House committee approves cyber security notification bill
FRANKFORT, KY (WAVE) - The state auditor said legislation that cleared a House committee on January 23 would give Kentucky one of the strongest cyber security laws in the country.
The bill would require governmental agencies, including the Kynect health care website and local school districts, to notify people if the agency loses their personal information or if a hacker creates a security breach.
State Auditor Adam Edelen said at least 46 other states already have this legislation, making Kentucky one of the weakest in the country right now.
"While we like to be in 'final fours' in Kentucky, let me assure you this is not a final four that we want to be in," Edelen said. "A government that collects your information has an obligation to inform you if they lose it."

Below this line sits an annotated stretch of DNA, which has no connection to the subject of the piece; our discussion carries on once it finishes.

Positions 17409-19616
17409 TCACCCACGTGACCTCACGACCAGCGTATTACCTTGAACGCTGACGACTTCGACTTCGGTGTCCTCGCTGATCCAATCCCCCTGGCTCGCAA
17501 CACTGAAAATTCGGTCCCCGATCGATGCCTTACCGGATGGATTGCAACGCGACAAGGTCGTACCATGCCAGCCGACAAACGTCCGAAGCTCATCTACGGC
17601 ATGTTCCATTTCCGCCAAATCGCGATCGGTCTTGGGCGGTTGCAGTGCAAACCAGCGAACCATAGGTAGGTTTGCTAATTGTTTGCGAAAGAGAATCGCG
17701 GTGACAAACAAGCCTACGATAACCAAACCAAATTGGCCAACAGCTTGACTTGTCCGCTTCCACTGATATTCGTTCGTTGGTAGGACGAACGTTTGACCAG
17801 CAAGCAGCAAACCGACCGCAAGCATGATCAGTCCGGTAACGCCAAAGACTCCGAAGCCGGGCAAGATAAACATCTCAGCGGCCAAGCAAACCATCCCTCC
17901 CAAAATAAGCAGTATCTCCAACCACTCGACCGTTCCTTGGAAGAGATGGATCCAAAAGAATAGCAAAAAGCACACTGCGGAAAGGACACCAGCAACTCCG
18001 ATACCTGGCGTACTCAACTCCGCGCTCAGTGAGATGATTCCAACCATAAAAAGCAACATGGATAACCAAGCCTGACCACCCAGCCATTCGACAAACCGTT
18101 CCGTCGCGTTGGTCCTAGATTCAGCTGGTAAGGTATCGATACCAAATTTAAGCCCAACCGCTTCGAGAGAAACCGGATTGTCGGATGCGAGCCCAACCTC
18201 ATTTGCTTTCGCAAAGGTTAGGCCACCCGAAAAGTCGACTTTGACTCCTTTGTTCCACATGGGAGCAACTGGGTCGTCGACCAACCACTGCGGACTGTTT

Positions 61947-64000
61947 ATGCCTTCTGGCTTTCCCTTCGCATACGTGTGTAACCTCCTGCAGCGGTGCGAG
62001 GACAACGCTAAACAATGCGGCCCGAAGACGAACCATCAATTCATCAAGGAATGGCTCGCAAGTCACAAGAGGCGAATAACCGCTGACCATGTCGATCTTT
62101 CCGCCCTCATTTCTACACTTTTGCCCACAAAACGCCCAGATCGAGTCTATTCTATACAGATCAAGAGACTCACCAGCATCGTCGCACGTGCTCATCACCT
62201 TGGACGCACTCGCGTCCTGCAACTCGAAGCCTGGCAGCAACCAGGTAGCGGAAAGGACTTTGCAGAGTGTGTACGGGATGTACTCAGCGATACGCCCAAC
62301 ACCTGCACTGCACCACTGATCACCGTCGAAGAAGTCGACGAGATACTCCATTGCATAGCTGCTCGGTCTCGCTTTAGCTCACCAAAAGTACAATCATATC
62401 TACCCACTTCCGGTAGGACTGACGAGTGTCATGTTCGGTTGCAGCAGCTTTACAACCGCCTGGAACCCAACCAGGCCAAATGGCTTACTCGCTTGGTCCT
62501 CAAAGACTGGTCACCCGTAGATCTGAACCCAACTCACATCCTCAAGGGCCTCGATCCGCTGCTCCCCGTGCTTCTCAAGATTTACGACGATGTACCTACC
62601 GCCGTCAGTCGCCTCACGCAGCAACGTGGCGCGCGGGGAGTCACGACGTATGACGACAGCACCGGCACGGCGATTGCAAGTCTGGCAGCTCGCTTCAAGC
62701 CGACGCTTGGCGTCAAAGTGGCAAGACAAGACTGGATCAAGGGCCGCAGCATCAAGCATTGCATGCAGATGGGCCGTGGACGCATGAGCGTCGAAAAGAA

Edelen warned that governmental agencies would lose significant money to remedy a breach. He also said South Carolina paid $35 million after it lost millions of tax returns in a 2012 security breach.
"It's 'pay now or pay later,'" said Edelen. "I would tell you that our investment now would be far cheaper than what we would have to pay to make something right."
Edelen couldn't estimate how much agencies would have to spend to upgrade their systems and provide notification of a breach, but said the cost would be "minimal."
Security breaches are going to continue happening because government continues to collect data and people spend so much time online, said Rep. Denver Butler (D-Louisville), one of the bill's sponsors.
"We can never build that wall high enough," Butler said. "Somebody's always trying to create the processes to protect (information) and, with that, somebody's trying to defeat it."
The bill moves to the full House, where a majority of members have already signed on to support it.
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